The principle reason to buy the book is a chance to see the beautiful watercolour illustrations that Uderzo has added to the text with this celebration of the 20th anniversary of the album's first publication. It begins with a wonderful new cover that highlights one of Uderzo's greatest strengths as the Asterix artist. His cosy interiors with stone walls and firelit rooms. The young Asterix and Obelix are wonderfully drawn too, retaining all of their character and personality in these pint sized incarnations. The back cover is equally impressive and has Obelix as a boy carving on one of his beloved menhirs. He will of course go to become a menhir delivery salesman as an adult and this is a joke of course because no one actually knows what menhirs are for or what you are supposed to do with them although Obelix always seems to think they are much in demand and make great gifts. An illustration at the start of the parents of Asterix in the garden with him when he was a child is absolutely fantastic. The attention to detail is amazing right down to the thatched roof and the watercolours are perfect for the story because they add a sort of dreamy golden haze and sense of nostalgia that is very fitting for the nature of the story because we taking a misty eyed trip back through time.
Cacofonix the bard makes an early appearance too and although Obelix won't get his beloved pooch Dogmatix until he is an adult the famous canine is anticipated here in a slightly strange fashion. I love by the way the open air classroom of Getafix the druid as he teaches the children. Getafix looks exactly the same here with his wizard like appearance and big white beard so he has obviously always looked exactly the same! These illustrations are very enjoyable and superbly done. Perhaps the highlight of the book is a double page spread of the whole of the Gaul village. This is absolutely superb and very enjoyable to dwell on so you can pick up the little details. It reminded me somewhat of an Asterix pull out frieze I had growing up but the art here is much more sumptuous. I think younger children would certainly enjoy the art here. The text itself is simple but moves the story along and has some of the trademark Goscinny wit although you'll have a much better time with a traditional Asterix volume. There is none of the comic violence and ahistorical visual and verbal punditry here that you usually expect from the series. Ultimately, this is a book that you can read in about ten minutes and you do have to wonder if it shouldn't have been included with Asterix and the Class Act instead. This is definitely an Asterix book for completists more than casual fans. At the time of writing you can buy How Obelix Fell into the Magic Potion When he was a Little Boy for around a fiver.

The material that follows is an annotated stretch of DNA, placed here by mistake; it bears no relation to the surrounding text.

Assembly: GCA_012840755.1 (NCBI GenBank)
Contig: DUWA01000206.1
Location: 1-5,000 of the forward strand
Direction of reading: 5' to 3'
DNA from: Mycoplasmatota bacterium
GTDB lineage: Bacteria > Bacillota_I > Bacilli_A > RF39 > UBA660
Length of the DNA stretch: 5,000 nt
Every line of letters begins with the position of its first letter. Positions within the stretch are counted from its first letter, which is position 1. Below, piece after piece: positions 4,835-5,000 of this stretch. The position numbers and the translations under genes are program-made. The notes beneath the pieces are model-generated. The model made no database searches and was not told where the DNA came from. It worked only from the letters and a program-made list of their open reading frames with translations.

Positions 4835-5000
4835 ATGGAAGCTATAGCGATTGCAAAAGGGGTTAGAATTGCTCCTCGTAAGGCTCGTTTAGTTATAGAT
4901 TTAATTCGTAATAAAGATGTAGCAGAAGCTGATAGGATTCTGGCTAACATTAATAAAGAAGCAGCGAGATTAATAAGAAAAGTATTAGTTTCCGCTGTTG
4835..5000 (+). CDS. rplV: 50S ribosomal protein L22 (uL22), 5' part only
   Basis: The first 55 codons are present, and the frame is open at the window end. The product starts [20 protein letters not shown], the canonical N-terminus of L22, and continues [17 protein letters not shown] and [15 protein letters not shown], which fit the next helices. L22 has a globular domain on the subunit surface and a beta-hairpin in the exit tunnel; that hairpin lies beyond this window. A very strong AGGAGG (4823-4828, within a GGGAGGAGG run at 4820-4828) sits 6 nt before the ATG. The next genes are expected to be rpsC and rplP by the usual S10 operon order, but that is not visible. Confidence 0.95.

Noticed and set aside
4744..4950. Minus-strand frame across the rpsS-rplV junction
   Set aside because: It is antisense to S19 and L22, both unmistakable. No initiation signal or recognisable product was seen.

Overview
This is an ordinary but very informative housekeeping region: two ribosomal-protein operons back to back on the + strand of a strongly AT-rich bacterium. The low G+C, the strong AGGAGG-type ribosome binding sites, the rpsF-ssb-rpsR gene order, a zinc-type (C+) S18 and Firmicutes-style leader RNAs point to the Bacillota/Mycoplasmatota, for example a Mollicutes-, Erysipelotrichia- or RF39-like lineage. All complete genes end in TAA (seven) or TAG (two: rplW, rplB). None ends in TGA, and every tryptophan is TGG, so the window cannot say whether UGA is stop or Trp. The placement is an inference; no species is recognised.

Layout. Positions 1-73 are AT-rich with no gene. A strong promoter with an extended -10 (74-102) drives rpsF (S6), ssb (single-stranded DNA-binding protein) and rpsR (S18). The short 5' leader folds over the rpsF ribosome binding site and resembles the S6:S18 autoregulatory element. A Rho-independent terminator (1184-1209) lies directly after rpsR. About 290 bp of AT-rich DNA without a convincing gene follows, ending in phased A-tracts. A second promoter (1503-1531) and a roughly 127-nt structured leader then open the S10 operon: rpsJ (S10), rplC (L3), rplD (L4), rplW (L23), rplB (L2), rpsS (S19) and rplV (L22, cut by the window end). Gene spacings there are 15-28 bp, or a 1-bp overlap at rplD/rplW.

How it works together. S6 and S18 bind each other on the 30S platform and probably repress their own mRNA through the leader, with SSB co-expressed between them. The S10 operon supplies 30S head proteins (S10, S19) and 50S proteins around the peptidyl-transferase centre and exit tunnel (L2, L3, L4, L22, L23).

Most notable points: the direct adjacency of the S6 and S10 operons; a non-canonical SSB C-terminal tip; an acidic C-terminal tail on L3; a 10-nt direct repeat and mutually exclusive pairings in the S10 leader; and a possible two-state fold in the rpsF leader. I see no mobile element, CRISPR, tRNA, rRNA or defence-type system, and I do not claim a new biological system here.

Summary: For completists only